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replied, my mother would have had the same thing, but he had a cocktail. he also had a couple of governors chairs. fdr was governor of new york state from 1930 to 1932. back then it was a two-year term . as he left the governorship, these two chairs were given to him as gifts. according to his wife eleanor, when he visited here, he would always sit in the chair on the left, she sat on the right. this was as i mentioned sarah roosevelt's home very much so. , over the mantle is a portrait of franklin delano roosevelt's great-great grandfather who started the family business as a sugar refinery in new york city. but he was also a member of the provincial congress which ratified the constitution of the united states. so very early on in this nation's history, there was a
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roosevelt in public service, and of course it was very inspiring to fdr growing up. you will notice fdr's wheelchair here as well. the wheelchair was something he designed himself. off,chen chair, legs cut we'll put on. he loved this wheelchair, because when he sat in it and put a blanket over his legs, you could barely tell it was a wheelchair. he never used to sit in that wheelchair for any long periods of time. it was basically only used to get from room to room. when he would come into this room for example he would get , off of that chair and onto the chair right next to the desk, and that is where he would spend his time. so fdr contracted polio in the year the age of 39 in the it is believed he picked up the 1921. polio virus at a boy scout cap he was -- boy scout camp he was speaking at over the summer. it is believed to be south of us here. because boys who came to that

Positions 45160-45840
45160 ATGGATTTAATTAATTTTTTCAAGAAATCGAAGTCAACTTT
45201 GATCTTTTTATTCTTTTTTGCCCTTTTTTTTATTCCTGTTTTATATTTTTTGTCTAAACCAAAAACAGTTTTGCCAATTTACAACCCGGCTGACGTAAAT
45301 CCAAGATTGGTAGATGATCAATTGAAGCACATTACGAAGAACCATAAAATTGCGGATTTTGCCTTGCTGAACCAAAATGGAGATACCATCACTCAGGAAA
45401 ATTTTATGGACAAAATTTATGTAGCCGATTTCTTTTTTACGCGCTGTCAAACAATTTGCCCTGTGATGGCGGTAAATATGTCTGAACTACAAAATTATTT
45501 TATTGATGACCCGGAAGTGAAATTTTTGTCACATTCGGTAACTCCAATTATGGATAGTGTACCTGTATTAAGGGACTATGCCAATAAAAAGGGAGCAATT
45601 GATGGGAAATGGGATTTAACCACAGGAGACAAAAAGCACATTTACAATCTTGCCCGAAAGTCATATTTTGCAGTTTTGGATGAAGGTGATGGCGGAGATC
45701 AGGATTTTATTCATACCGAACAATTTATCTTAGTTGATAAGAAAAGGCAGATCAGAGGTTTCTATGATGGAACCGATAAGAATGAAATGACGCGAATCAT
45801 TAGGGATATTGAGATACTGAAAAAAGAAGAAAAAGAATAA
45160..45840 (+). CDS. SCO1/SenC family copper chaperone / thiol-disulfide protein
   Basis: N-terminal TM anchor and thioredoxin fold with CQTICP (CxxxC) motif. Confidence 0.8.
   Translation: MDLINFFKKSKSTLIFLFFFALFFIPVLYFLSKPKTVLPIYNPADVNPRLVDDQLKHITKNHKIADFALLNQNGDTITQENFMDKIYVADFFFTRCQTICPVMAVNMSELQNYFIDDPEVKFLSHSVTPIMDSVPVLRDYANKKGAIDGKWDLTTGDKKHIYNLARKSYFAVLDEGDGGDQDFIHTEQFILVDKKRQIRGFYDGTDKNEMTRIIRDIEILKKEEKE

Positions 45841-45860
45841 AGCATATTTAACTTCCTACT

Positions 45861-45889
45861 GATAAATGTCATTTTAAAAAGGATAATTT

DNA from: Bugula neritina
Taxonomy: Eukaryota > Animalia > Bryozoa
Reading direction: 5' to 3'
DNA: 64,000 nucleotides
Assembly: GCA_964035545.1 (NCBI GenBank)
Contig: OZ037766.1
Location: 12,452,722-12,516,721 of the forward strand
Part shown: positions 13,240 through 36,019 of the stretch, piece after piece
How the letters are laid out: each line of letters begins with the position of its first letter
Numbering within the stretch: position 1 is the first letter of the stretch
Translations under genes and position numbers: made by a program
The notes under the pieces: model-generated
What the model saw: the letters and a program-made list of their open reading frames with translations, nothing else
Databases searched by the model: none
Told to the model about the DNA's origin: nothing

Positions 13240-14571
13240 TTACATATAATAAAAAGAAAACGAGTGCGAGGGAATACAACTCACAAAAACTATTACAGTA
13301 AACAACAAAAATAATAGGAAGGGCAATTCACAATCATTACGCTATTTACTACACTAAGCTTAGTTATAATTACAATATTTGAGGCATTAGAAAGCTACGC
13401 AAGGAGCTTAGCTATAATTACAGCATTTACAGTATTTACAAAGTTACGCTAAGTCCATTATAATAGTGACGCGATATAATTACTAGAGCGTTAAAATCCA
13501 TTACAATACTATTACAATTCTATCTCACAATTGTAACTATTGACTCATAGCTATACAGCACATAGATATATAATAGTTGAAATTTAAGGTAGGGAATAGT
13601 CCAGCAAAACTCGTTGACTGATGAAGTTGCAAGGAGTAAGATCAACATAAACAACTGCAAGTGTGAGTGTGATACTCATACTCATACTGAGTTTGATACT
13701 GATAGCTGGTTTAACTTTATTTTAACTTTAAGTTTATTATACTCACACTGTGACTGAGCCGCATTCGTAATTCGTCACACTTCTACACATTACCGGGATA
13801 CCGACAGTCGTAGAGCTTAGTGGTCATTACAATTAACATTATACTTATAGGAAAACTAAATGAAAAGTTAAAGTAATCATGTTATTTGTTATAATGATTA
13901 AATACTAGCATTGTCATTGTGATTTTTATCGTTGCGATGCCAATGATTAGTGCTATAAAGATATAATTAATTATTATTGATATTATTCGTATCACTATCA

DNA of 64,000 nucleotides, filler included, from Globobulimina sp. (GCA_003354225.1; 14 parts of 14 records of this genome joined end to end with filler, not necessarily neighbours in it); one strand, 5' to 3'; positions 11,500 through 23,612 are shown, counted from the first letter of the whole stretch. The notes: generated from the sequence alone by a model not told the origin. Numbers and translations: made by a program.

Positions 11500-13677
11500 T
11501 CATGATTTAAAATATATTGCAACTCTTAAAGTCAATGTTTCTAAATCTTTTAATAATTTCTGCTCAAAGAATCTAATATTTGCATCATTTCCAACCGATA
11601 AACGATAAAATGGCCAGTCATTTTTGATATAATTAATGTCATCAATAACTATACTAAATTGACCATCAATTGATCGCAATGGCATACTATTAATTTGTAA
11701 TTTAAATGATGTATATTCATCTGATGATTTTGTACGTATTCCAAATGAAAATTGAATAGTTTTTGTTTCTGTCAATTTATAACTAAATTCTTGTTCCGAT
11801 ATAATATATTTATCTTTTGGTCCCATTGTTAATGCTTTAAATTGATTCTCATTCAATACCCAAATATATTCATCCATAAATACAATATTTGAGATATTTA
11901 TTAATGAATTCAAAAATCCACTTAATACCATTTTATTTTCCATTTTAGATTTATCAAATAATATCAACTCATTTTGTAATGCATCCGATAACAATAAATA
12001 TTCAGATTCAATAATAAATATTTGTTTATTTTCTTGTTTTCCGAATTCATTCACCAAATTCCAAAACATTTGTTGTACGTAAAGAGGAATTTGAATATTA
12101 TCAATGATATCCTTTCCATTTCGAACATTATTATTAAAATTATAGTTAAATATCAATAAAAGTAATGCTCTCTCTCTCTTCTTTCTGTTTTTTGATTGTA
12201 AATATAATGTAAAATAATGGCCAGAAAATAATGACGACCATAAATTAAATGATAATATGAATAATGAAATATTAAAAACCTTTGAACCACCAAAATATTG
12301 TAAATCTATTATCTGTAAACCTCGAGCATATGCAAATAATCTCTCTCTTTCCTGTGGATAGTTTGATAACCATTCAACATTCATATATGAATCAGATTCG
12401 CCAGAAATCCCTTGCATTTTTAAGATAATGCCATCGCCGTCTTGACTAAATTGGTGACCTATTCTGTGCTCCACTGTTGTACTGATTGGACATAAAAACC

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camp also came down with polio. he was speaking with the boys there, he went around the camp, and then he went to the island summer home of the roosevelts off the coast of maine. and a few days after arriving at camp lou bello he did not feel , very well. he was achy and tired. he thought he was only coming down with a minor bug, so he decided to go to bed early. he walked up the steps to the second floor, and that was the last time he would ever walk unaided again. when the next woke up, he could barely stand at all. the next morning, he could barely walk at all. you can imagine how devastating that was for him. he did not know what he had or if it was a permanent condition. for the first time in his life, fdr knew what despair and loss was. he had lost the use of his legs. and up until that time, he had the charmed life. he had a wonderful home, a wonderful family, he had a
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comfortable lifestyle. but after that, he would understand what people during the great depression were feeling when they had lost everything, their homes, their jobs, their life savings. he would understand the feelings of loss and despair. in fact, his wife eleanor was once asked if polio affected her husband mentally, and she said, "yes, it did. because only someone who has gone through the type of suffering that my husband has that they can understand and relate to the problems of mankind." and after the polio, fdr could certainly understand that. he came back here to his home after spending a lot of time in the hospital at the city, hoping that if you did in us physical therapy here, perhaps he could get back the use of his legs. one of the ways he tried to exercise his legs if he possibly could was to walk using the braces on his legs which weighed about seven pounds each and